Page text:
A new locally made documentary titled “Not Business As Usual” attempts to redeem the much-maligned concept of capitalist pursuit by focusing on British Columbian entrepreneurs and their obsession with not only moving products and services, but also with figuring out how the world will better off with those out there

Let’s face it: capitalism is awesome. It drives innovation, progress and prosperity. It’s always been a path to something better—a better life for your family, a better education for your kids and, yes, a bigger screen TV.

But capitalism is also easily corrupted and pliable, easily hacked to focus on profit and nothing else—not the planet, not our families, not child workers.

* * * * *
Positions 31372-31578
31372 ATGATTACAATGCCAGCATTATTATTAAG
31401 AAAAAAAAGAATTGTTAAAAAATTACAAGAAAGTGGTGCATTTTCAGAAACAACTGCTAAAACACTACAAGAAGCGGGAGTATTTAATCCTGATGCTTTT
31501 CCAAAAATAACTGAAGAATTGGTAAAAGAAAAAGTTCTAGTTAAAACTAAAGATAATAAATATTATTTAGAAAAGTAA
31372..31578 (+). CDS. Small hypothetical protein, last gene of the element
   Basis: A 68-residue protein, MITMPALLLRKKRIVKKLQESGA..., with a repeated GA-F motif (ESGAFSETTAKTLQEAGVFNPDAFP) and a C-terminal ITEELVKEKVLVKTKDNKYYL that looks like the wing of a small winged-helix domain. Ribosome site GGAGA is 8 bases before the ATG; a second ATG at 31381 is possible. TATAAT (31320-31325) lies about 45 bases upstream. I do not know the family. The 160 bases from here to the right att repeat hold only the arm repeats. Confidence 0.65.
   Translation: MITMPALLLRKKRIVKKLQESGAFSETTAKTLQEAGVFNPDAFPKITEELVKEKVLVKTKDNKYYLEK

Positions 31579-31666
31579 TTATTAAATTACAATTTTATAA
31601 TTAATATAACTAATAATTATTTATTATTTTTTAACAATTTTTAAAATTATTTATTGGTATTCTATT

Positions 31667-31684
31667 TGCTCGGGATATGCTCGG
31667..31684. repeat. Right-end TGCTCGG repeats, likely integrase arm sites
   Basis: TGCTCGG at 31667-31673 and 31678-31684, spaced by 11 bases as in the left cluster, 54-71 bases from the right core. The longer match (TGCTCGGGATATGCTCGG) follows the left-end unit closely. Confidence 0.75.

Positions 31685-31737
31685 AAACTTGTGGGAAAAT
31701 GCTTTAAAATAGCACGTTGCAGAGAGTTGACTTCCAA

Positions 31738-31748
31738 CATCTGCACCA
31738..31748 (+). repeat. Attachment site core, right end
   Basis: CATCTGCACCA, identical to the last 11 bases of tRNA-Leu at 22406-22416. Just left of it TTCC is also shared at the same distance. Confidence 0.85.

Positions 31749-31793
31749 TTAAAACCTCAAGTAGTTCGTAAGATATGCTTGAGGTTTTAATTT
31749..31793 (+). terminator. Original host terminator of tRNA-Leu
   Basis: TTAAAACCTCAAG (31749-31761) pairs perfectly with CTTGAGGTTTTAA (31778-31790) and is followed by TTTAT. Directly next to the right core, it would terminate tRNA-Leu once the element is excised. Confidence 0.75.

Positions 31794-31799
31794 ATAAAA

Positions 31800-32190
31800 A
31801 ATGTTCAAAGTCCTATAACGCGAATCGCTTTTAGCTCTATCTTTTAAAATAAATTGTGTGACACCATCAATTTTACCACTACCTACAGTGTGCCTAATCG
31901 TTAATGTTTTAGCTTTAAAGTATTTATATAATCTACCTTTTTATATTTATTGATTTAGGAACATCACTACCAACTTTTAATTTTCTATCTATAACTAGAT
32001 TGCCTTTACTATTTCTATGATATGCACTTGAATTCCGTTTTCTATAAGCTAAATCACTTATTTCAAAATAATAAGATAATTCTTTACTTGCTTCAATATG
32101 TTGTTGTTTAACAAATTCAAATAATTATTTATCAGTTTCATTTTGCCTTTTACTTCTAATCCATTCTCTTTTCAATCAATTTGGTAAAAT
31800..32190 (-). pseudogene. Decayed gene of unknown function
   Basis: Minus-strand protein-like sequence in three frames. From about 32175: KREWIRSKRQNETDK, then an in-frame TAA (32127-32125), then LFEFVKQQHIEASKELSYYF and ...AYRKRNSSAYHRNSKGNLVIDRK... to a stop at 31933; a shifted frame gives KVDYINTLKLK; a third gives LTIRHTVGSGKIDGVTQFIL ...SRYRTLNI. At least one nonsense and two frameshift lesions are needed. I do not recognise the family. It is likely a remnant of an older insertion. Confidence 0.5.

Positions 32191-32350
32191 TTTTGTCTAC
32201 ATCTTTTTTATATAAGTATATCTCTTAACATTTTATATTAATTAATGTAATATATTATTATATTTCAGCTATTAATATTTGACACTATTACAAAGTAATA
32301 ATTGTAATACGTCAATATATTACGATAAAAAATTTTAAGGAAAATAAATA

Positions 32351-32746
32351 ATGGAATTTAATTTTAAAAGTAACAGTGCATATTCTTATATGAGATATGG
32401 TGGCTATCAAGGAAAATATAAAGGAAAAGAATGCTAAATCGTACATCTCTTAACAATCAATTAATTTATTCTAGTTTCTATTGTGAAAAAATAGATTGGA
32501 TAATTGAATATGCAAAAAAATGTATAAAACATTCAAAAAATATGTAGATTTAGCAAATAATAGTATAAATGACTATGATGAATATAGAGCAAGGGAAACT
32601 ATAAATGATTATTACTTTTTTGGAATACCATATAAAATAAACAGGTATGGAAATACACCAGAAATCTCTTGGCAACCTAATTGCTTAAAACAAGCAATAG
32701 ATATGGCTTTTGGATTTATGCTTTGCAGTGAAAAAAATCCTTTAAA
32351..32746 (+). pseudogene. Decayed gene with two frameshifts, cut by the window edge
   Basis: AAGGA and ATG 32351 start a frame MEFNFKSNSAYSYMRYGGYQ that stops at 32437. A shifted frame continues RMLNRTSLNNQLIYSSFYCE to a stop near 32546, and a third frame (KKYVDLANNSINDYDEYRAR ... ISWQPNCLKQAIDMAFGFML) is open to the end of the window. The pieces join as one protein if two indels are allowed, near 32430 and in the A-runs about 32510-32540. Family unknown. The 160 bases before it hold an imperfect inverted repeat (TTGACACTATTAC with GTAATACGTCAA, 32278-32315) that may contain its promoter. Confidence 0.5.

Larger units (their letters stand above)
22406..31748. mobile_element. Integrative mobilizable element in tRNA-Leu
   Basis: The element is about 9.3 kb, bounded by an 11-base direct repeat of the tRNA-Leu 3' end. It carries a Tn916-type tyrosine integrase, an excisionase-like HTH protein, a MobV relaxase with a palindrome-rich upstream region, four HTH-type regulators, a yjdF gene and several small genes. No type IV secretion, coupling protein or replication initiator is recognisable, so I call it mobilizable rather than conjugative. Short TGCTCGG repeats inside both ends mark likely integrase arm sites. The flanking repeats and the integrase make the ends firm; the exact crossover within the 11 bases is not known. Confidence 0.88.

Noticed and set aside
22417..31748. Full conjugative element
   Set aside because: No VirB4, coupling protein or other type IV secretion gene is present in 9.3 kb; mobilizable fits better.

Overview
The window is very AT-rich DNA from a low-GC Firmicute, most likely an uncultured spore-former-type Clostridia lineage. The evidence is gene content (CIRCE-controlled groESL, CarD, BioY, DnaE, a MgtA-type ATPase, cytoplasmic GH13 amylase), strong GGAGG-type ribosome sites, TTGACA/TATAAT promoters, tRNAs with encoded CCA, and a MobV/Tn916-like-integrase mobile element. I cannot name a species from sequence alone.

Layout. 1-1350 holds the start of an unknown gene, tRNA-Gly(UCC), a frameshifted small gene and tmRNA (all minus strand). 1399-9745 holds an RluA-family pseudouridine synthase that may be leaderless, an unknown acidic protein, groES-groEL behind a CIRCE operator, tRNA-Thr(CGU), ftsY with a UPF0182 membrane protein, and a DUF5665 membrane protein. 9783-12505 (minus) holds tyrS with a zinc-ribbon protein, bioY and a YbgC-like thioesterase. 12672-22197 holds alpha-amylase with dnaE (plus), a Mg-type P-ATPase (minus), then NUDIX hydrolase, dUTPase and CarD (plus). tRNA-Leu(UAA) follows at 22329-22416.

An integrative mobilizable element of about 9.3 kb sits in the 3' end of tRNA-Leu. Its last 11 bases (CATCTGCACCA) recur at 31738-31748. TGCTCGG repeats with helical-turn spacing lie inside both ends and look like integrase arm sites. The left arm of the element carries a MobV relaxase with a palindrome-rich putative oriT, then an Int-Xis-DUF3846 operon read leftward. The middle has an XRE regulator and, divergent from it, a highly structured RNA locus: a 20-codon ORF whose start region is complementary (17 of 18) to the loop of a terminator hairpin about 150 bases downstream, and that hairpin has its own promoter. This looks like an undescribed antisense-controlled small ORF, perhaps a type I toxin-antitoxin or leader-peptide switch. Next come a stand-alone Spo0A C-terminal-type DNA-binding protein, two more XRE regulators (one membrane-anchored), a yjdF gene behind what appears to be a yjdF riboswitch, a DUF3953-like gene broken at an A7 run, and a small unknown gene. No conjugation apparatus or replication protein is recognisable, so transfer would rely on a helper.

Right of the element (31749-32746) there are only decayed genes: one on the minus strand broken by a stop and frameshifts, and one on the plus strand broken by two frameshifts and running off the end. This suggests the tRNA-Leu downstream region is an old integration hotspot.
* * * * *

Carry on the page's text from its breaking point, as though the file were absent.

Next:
A documentary released earlier this year titled “Not Business As Usual” attempts to redeem the much maligned concept of capitalist pursuit. The best part? It focuses on entrepreneurs in British Columbia and their obsession with not only moving products and services, but also with figuring out how the world will better off with those out there.
 
This 60-minute documentary by local entrepreneur (and original Lululemon staffer) Darrell Kopke, Rik Kingle-Watt and Lawrence Le Lam is approaching 150,000 views online. The project was partially bankrolled by Institute B, a sustainable-focused incubator based in Vancouver. It’s also where Kopke and Kingle-Watt work.

"Not Business as Usual wonderfully portrays a major, emerging generational business trend,” says Joel Solomon, chair of Vancouver-based venture capital firm Renewal Funds Management who is featured in the film. “Its spotlight shines on the robust Vancouver social entrepreneurial scene.”

Fire up the Chromecast and grab a bowl of organic popcorn and watch it now.